The Dalai Lama was asked how he could feel loving kindness for the Chinese, who invaded his country, destroyed most of the monasteries, murdered thousands of Tibetans, and were continuing to repress and eradicate his people and culture.  He was silent for a long time, and finally answered that he distinguished between the act and the agent.  He could repudiate the actions of the Chinese but still feel compassion for the Chinese agents who brutalized his people.  They are suffering greatly, after all, because they have strayed so far from their true nature.

I am learning to separate terrible acts from their agents, who deserves my compassion. Patriarchalism and masculinism injures all of us.  What difference does it make whether we acknowledge a creator or not, if we all honor the essential divinity of the cosmos and dedicate ourselves to loving kindness?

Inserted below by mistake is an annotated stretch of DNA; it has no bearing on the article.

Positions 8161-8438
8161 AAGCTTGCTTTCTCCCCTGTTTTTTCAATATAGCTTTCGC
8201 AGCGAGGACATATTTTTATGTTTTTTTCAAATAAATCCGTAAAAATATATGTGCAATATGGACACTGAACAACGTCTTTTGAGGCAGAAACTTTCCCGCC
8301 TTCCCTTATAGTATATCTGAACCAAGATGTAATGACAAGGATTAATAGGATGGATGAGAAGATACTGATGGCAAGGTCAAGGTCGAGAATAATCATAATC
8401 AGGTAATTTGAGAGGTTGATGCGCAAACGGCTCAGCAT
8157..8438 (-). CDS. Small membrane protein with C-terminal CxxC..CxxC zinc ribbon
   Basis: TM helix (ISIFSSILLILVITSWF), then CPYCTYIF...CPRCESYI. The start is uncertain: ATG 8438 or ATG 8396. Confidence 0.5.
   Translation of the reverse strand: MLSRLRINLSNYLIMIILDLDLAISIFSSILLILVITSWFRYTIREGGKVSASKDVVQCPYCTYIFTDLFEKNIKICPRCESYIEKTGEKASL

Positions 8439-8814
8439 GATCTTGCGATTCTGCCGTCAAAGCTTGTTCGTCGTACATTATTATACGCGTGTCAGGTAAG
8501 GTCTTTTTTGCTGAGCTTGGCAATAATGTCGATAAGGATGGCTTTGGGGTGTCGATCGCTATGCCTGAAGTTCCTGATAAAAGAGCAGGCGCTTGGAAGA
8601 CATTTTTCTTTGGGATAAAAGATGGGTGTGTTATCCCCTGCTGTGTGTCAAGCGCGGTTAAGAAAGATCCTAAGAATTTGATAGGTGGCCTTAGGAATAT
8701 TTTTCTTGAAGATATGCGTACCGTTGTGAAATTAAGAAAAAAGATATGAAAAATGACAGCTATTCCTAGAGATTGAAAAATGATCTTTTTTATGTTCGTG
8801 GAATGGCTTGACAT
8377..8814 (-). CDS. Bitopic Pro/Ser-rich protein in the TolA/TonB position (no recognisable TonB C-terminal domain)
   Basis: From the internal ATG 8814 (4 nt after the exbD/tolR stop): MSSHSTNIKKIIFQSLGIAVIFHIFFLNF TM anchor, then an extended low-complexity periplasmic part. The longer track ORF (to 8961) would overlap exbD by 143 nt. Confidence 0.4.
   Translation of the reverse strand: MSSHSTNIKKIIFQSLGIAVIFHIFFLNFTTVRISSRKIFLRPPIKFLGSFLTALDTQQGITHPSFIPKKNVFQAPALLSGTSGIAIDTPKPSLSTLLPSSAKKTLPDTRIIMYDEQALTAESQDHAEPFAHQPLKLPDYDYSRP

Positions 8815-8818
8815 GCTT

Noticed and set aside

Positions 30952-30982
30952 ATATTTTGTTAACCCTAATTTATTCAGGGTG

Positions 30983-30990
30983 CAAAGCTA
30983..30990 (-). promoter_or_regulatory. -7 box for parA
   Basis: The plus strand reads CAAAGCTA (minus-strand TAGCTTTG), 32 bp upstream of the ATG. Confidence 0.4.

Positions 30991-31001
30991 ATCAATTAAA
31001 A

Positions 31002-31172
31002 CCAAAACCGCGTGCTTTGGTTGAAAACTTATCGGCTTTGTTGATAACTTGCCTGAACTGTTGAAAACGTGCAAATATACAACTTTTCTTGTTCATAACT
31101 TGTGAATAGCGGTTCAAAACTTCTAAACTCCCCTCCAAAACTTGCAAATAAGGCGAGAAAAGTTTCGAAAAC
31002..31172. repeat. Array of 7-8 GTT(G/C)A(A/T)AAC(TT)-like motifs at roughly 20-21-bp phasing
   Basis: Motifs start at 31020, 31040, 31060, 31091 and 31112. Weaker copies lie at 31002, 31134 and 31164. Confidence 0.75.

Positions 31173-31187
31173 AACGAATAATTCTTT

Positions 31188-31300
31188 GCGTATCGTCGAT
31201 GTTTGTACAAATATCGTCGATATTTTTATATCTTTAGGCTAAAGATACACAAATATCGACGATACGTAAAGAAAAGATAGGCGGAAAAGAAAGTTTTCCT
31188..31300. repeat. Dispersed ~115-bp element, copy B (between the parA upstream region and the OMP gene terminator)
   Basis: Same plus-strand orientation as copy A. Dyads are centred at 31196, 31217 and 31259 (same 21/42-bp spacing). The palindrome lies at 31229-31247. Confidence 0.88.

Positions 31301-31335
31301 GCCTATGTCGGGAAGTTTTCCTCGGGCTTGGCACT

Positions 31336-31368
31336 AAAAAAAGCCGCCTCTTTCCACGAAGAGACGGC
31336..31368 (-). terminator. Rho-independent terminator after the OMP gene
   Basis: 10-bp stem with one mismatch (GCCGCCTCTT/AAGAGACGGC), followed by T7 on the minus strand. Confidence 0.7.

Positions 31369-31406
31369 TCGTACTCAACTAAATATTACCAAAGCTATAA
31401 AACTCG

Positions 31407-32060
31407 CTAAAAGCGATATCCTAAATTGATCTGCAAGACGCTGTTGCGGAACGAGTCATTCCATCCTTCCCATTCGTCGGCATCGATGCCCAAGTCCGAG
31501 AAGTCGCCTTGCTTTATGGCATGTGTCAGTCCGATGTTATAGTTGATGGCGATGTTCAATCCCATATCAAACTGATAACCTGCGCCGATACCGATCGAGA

I have felt a great deal of regret for my often disrespectful attitude towards other people’s faiths.  I was not always kind to my former partner Tim, who probably would have been a priest or monk in an earlier era.  He is well named.  Timotheus means lover of God.  His spirituality was one of the things that drew me to him most, so it is ironic that I should have dismissed his belief in Christ as his savior so rudely and thoughtlessly as I did at times.  I do not share his faith, but I respect it and identify with him as a person of spirit, a person who actively searches for deeper meaning.  He understands that we are not here simply to indulge our selfishness, but that we have souls and that our lives have greater significance.  Our different ways of understanding the divine should not divide us.  We are all looking for the same sense of refuge, belonging, and love.  That Tim and I were unable to find it with one another is sad, but not tragic.  Nothing lasts forever, and what we had was very important and beautiful.  Our love has not disappeared, it has only changed, shifted in focus.  It is not always easy for me to hold onto this truth, and it takes real work, prayer, and discipline to get through the tough moments.  I feel sadness, grief, and pain.  But I also feel lighter and freer as I let go of my attachment to him and discover the deep roots of my love for him, my sincere desire for him to be happy and well.   It’s going to be hard to pay my heating bill this winter.  I keep catching myself searching for quick fixes, as though a new romance or compelling passion will soothe the discomfort I feel facing the future alone.  The answer, the solution to my longing and unease in this world is not going to be found outside myself, not in another person, not in a new relationship, not in a new accomplishment, not in a more sculpted body, not in the publication of books, not in the acquisition of a well-paying and glamorous job, but rather only through a slow and steady practice that brings me in tune with my true self.